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Field Experiments and Lab Experiments

Discussion of the distribution and abundance of living organisms and how these properties are affected by interactions between the organisms and their environment

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Field Experiments and Lab Experiments

Postby mmmmmm » Wed Oct 08, 2008 4:51 am

Would you use a large number of replicates in a field or lab experiment? I think you would need a large number of replicates in both..but which would be larger?
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Postby mith » Wed Oct 08, 2008 9:45 am

think about variable control
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Postby canalon » Wed Oct 08, 2008 3:19 pm

Think about costs.... The sad reality of life in a lab.
Patrick

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any proof. (Ashley Montague)
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Postby AstusAleator » Wed Oct 08, 2008 10:15 pm

Field experiments are limited by the environment. Sometimes replication is impossible because of the impacts of the data collection.

Lab experiments are limited by budgets, but are set up better for replication.
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Re: Field Experiments and Lab Experiments

Postby mmmmmm » Thu Oct 09, 2008 12:42 am

AstusAleator wrote:Field experiments are limited by the environment. Sometimes replication is impossible because of the impacts of the data collection.

Lab experiments are limited by budgets, but are set up better for replication.


what would be an example of this? i dont understand
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Postby AstusAleator » Thu Oct 09, 2008 1:57 am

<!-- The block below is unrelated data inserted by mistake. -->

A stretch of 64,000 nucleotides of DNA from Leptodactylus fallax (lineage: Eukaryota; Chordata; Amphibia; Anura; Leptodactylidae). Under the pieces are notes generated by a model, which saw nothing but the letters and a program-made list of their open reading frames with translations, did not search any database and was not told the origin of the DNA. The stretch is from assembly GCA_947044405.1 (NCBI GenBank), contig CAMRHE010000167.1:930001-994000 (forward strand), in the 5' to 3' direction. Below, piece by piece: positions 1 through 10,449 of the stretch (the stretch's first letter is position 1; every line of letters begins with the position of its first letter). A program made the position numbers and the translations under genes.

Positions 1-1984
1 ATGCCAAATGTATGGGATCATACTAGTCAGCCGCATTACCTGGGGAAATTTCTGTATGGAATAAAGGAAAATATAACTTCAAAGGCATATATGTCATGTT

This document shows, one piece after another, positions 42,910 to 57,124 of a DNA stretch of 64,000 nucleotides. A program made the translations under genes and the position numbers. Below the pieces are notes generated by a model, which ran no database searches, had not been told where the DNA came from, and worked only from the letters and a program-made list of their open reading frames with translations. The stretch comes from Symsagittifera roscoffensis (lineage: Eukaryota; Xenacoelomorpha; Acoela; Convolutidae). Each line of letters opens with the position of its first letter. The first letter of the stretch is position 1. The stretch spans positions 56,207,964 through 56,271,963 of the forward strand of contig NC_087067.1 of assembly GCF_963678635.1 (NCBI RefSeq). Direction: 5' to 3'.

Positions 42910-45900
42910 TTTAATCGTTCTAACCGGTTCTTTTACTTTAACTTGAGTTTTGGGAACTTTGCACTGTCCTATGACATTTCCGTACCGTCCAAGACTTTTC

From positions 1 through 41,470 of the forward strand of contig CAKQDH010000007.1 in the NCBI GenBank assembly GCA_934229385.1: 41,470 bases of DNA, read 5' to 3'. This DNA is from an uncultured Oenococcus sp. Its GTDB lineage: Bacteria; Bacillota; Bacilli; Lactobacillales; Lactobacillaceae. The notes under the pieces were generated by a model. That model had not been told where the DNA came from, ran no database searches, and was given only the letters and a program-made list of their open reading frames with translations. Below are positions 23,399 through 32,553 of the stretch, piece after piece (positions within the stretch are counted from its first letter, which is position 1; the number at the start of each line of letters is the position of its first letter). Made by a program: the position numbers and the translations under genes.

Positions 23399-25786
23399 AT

In the field, sometimes in order to collect the data, you end up significantly impacting the area such that if you attempted to replicate the data-collection you would get a different result. Furthermore, if you are studying a very sensitive site (endangered habitat for example) you may not be allowed back for a second go-around because the study might adversely impact the species of concern.
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Re:

Postby mmmmmm » Thu Oct 09, 2008 2:15 am

AstusAleator wrote:In the field, sometimes in order to collect the data, you end up significantly impacting the area such that if you attempted to replicate the data-collection you would get a different result. Furthermore, if you are studying a very sensitive site (endangered habitat for example) you may not be allowed back for a second go-around because the study might adversely impact the species of concern.

ah i see, thanks.

one more question...when designing an experiment what determines the size of the plots?
would it be the range of conditions that an organism normally lives in?
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Postby AstusAleator » Thu Oct 09, 2008 2:35 am

Well I already addressed this question to a degree in the other thread you started.

It depends on what you're studying, the size/density of the specie(s), the size/scale of the habitat/environment.

The density of the data and the size of the overall area being studied are probably the two major factors. The purpose of your plot is to include enough data as to be statistically significant when used to make inferences about the greater area.